Do you remember the days when one Bitcoin was worth twenty grand? That’s 18 months ago when right before Christmas the leading cryptocurrency reached its all-time high. And it wasn’t only BTC that climbed such heights. Many other cryptocurrencies exploded in value during the ICO frenzy when anyone with a decent idea (or not) a whitepaper and a basic understanding of blockchain technology could seemingly raise millions in days. If you like many caught the crypto fever either around that time or earlier, you will also recall the painful realization that the rise of the cryptos wouldn’t continue indefinitely – at least not at this stage. Instead, Bitcoin lost up to 85% before it started climbing back to recover more than half of its value of December 2017. Will it return to the previous levels or rise even further? Will it fulfil the prophecies of those that believe that it can reach six digits in a few years? Who knows?!? Only time will tell.
Over the course of four days, more than 200 Million people voted the next European Parliament. The elections will be remembered for the two key discussion points: immigration and political extremism on one hand, and the importance of climate protection. Every Friday thousands of school students take to the streets to demand action from politicians against global warming. At the same time, many disregard the warnings nature sends us and some even flatly deny any truth in it. Thankfully, some people in power have understood the consequences of our doing as far as that the European Union has declared itself a champion of sustainable finance. Last year, the European Commission published an ambitious Action Plan on Financing Sustainable Growth where it declared to
- reorient capital flows towards sustainable investment in order to achieve sustainable and inclusive growth;
- assess and manage relevant financial risks stemming from climate change, resource depletion, environmental degradation and social issues; and
- foster transparency and long-termism in financial and economic activity.
Many national authorities have followed suit with complementing or additional measures and financial institutions are well advised to prepare for the impact that sustainable finance will have on financial services compliance if they haven’t already done so.
What has the one to do with other though, you will ask. Well, as it happens the mining of cryptocurrencies, i.e. the validation of transactions, is an extremely energy consuming activity. Researchers from the Technical University of Munich and Massachusetts Institute of Technology found in a new study on The Carbon Footprint of Bitcoin that the emissions produced by Bitcoin sit between the levels produced by the nations of Jordan and Sri Lanka, which is comparable to the level of Kansas City. Whereas these numbers might be mind-boggling, the effects of mining on the environment because of its energy consumption have been subject of discussion for some time: cities have already banned Bitcoin mining to preserve natural resources and reports as far back as 2013 claimed that the activity was a real-world environmental disaster. And now we are only talking about Bitcoin. Though some coins like Ethereum are working on moving towards less energy hungry models and while in some cases the use of renewable energy can offset the environmental impact to an extent at least in terms of energy consumption as in the case of mining operations in Iceland or close to hydro dams in China, in the best of situations it is a rather naïve assessment of the situation considering the economic benefits, it is in many cases coal that fuels the mining.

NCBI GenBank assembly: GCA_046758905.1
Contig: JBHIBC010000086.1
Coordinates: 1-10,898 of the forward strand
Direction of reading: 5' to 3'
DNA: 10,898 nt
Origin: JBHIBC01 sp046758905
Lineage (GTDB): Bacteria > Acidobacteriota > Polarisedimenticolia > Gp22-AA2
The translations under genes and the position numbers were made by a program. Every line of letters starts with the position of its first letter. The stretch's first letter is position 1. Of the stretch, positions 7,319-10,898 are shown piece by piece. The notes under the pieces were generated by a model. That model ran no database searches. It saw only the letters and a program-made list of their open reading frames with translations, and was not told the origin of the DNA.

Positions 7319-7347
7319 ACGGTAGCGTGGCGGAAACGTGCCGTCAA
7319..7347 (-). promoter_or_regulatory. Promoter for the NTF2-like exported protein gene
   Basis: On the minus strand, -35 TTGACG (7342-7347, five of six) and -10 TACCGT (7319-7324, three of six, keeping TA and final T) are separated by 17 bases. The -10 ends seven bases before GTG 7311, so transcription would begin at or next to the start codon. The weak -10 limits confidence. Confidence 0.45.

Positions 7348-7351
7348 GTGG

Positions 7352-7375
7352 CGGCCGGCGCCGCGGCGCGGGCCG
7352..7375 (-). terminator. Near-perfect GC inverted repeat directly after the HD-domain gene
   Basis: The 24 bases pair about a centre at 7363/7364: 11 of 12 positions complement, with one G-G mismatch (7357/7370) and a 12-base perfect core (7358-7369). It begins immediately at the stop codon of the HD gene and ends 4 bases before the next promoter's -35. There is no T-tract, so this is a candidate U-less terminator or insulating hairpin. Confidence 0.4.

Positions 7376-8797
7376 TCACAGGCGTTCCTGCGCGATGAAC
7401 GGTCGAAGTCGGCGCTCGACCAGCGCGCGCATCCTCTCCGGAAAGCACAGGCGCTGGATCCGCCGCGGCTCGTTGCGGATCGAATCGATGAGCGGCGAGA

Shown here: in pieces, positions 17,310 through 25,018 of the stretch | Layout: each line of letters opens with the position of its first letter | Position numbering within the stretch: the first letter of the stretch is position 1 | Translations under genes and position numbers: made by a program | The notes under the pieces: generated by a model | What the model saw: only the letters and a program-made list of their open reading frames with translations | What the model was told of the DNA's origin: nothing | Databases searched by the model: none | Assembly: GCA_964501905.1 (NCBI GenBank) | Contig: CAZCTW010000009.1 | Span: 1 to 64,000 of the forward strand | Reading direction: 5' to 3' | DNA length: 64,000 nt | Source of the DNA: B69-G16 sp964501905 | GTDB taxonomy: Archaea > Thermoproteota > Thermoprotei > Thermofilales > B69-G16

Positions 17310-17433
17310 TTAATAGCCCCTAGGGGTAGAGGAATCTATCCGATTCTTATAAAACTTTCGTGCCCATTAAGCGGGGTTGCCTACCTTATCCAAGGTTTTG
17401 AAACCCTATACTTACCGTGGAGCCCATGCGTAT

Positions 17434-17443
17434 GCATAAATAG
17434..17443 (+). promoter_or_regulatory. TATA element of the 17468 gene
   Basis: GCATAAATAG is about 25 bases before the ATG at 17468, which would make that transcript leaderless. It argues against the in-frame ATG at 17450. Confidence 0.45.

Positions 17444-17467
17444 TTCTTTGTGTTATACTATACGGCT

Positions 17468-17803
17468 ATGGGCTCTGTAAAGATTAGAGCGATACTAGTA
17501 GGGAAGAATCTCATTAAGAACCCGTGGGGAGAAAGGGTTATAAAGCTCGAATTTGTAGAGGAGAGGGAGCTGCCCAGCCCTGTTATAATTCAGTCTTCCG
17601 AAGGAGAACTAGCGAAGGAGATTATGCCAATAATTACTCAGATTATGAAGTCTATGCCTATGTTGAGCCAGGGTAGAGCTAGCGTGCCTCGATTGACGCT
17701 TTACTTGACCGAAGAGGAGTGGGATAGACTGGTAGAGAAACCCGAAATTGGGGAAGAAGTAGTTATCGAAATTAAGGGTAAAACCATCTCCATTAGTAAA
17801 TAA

This post isn’t about the environmental impact of cryptocurrencies thought – as much as it is worth thinking about it. This is more about the consequences of initiatives like the EU’s sustainable finance plan will have for cryptocurrencies.
While stakeholders in traditional financial services have already begun to prepare for the coming rules, it is probably much lower on the agenda of cryptocurrency players. However, they would do well to face these elements with some urgency as it will be the worst offenders that feel the wrath of rule makers the most. Certainly, cryptocurrencies might be less of a priority than other aspects of finance for regulators around the globe, but they shouldn’t underestimate the seriousness of the situation- Nor does the decentralized aspect of blockchain promise much relief – while some jurisdictions might be tempted to disregard the effects of climate change, they are seldom those that can provide the resources and infrastructure required.
Thus, a regulatory response is more than likely, the only question is about the when and not the if. Anyone serious in the industry therefore needs to take a strategic approach about the changes to come and answer a series of questions: What are the actual and potential impacts of climate-related risks? What are the opportunities? How do we need to amend our system of governance and control to address these risks appropriately? How will responsibilities be allocated across the organisations and where do gaps in the system exist? How can these gaps be filled and where can required expertise be acquired? In which way can these new processes be implemented, reviewed and adapted?
Traditional financial firms struggle with this new paradigm and still they are often much better prepared as their counterparts in FinTech companies. All the more this is true for the cryptocurrency industry where its members for too long had been suffering from the delusion of operating in an unlegislated area, immune from prosecution and enforcement.
So, the question is whether the industry has learned from passed mistakes. But as in the case of Bitcoin price predictions, only time will tell.